The Reuters global sports blog
Former champion Niki Lauda did not mince his words last year when he said that Formula One’s Singapore Grand Prix race-fixing scandal demanded the heaviest of punishments to restore credibility.
A Times headline called Brazilian Nelson Piquet’s deliberate crash at the 2008 race “the worst act of cheating in the history of sport.”
Renault were handed a suspended permanent ban, with the authorities eager to keep them in the sport, while former team boss Flavio Briatore was barred for life and his engineeering head Pat Symonds for five years.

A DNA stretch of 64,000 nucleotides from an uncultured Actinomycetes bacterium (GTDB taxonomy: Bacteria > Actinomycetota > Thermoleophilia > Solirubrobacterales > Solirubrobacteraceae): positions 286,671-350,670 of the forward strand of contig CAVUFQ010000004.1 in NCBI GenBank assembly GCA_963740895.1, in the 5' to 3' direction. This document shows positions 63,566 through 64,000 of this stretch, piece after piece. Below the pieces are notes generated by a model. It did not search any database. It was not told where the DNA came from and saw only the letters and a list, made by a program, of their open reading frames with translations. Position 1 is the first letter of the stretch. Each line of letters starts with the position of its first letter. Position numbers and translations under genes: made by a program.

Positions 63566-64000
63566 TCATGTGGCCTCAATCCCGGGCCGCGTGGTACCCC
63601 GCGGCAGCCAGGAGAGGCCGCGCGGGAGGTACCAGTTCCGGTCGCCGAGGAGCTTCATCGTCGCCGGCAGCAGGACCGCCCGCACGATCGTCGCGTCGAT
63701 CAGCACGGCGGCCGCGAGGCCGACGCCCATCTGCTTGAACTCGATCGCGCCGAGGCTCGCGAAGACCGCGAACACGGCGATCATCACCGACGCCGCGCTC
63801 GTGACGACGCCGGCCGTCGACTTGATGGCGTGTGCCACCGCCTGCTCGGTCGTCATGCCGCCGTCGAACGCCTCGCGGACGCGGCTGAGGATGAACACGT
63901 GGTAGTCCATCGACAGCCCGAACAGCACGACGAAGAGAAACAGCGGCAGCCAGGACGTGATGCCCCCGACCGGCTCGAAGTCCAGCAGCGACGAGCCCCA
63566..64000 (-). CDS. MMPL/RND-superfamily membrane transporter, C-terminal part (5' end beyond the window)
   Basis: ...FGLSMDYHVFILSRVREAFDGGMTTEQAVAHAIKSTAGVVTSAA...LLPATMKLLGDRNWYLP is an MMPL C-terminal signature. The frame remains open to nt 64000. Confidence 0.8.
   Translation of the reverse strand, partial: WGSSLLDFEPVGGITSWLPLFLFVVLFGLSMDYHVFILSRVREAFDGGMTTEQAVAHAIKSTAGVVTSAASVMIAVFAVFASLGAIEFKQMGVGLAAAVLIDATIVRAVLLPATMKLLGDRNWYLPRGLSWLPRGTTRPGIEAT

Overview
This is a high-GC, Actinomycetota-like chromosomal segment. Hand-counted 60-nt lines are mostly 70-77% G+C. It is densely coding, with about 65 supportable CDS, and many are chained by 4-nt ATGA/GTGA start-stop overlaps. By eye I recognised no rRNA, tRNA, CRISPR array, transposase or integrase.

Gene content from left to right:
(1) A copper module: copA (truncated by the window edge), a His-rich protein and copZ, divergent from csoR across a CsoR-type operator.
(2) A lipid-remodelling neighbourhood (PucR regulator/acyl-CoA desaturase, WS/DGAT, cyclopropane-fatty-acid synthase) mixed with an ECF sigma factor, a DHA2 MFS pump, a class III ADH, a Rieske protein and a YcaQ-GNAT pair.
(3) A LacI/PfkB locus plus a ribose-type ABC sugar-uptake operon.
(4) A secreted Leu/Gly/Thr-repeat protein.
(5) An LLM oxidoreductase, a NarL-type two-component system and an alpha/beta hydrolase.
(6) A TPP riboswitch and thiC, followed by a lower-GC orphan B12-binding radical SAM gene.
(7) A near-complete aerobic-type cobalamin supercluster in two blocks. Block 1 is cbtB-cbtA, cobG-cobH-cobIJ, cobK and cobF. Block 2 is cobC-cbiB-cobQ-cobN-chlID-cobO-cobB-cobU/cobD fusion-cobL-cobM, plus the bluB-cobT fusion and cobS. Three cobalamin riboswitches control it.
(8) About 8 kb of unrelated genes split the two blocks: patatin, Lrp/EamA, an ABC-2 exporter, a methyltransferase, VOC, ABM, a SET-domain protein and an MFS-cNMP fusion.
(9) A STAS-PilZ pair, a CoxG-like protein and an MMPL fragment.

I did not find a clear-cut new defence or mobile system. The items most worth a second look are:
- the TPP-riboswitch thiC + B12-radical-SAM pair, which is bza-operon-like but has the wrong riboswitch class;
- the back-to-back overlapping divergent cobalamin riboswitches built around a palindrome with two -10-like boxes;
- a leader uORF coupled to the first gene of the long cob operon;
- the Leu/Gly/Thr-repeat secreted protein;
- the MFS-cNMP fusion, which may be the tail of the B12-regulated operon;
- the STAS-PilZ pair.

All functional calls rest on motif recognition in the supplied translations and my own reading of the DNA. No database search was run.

Piquet, the driver at the eye of the storm, walked away without sanction after being handed immunity for telling the governing FIA how he had obeyed orders to help team mate Fernando Alonso to win the race.
Crashing a Formula One car is easy. Even I could do that, although fitting into the cockpit might be a bit of a squeeze. It’s the driving that is difficult.
In the old days, when there were fewer races in a season but more funerals, you crashed at your peril.